Tuesday, May 09, 2017

ScratchBuild Log Part 2: 1915 Curiasse "Fortin" Aubriot-Gabet

Balsa Foam armature
So having decided to build this rare oddity of WW1 (a French prototype trenchbusting "tank" made of a tractor with a concrete reinforced turret and an extension cord/ power cable that connected it back to its own trenchline.... not hard to believe they only made one eh?) it was time to start cutting styrene and creating forms.

Initially I was struggling a little - I new I could build the general body forms around a skeleton of balsa foam - this material is easy to glue and cut to shape and sandable to give the opportunity to perfect any complex forms or curvature that would be very difficult to build straight away in styrene without the armature.

I also had a brilliant idea about how to create strong armatures for the circular central body forms! I too two rolls of tape and removed excess layers of tape until they were both the same diameter the one was a little tall so i slid it through my bandsaw to shorten it slightly. Once that was done it was a piece of cake to clas the armature in plastic using thin styrene and Bondene solvent glue.

I also formed the concrete "roof" out of balsa foam which I sanded and filed into shape. In order to ensure that it would take paint well and to avoid further damage or distortion I used a foam glue that is more or less a thinned pva. It absorbs into the foam and seals it making it stronger overall in the process.

While that was drying I set about constructing the wheels. I hunted down a couple of plastic lids that were the appropriate diameter and then wrapped them in styrene. While those were drying I started chopping styrene square rod to appropriate lengths for the welded teeth-like of the wheels.

To ensure I got them placed correctly I took an extra copy of my blueprint and a xylene marker - note this is some pretty nasty stuff to be using in hobby projects but it certainly did the job in this case.as it transferred the pattern from the page onto the plastic. From there the spokes an inner supports of the wheels were constructed out of various thicknesses of styrene and adhered with Bondene.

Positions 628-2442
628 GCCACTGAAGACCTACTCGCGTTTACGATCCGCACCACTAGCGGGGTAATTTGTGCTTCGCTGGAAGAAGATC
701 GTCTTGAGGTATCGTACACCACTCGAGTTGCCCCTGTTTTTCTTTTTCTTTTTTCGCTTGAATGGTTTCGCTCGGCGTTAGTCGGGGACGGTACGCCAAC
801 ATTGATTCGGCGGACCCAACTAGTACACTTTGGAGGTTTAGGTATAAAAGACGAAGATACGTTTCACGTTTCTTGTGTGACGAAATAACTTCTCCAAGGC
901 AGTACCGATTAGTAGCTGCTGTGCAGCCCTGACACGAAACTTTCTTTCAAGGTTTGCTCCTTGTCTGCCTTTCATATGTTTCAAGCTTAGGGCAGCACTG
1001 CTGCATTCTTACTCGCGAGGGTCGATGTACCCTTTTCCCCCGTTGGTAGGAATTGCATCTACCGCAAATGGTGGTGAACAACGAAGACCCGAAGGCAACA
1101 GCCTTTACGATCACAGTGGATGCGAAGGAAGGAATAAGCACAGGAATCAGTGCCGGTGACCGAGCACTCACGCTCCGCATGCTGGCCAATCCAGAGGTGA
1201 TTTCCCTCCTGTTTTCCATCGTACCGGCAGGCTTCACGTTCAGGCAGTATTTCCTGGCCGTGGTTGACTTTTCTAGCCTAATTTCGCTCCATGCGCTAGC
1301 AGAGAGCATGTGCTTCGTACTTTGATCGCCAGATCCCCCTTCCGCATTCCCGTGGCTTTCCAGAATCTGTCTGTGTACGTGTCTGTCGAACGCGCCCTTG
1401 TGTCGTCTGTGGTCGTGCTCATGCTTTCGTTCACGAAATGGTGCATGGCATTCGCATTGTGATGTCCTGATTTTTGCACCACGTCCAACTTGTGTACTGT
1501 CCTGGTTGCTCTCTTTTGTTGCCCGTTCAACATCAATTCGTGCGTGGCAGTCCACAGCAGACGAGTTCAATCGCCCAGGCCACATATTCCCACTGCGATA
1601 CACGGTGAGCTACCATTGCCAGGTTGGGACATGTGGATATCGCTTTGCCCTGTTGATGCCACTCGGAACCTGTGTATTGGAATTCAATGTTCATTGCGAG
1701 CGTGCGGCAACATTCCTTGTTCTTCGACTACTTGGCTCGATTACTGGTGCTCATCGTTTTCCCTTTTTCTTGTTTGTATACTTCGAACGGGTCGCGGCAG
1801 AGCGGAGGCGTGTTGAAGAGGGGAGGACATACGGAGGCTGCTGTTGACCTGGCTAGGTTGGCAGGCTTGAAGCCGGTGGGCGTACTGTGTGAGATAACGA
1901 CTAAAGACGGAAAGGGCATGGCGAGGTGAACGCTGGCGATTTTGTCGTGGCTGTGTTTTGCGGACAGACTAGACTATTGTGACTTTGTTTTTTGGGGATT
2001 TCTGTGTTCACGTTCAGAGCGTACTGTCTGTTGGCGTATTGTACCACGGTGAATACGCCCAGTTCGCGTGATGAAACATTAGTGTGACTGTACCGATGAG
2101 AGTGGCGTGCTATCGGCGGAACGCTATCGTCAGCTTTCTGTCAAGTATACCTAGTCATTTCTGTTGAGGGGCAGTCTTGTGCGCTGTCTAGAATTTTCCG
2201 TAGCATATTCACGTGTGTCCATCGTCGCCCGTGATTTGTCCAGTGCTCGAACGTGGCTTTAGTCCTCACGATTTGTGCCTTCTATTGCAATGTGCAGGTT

The center Hubs were initially roughed in with Apoxie Sculpt. but i eventually abandoned these in favor of some better representative parts scavenged from another kit.

Around this time I also cut open a Brita water filter and started separating the beads inside by size. Using a tiny awl I began to punch small divots in the plastic body panels and using an old bent airbrush needle as an applicator

I carefully placed a drop of glue on each indent and then adhered a single Brita bead to each spot. It is slow and patient work but a great way to create rivets on a surface like this!

Once the rivets satrted to go on this really took shape and the overall direction became very clear. I mocked up the appropriate forms for the rear roller and supsension and started on the inital assembly. It was really starting to look good IMHO!

I still needed a way to attach the turret to the hull and came up with an incredibly simple solution that would allow me to position it later once I had figured out the model facing and best compositional lines - I simply used more balsa foam inside the turret and body and a plastic tube as a swivel point. A little apoxie sculpt made sure that it wouldn't move . The alignment was perfect.

From there it was just a little fine tuning around a couple seams and it would be ready for paint!

Next week Developing the Groundwork and Starting the Paint!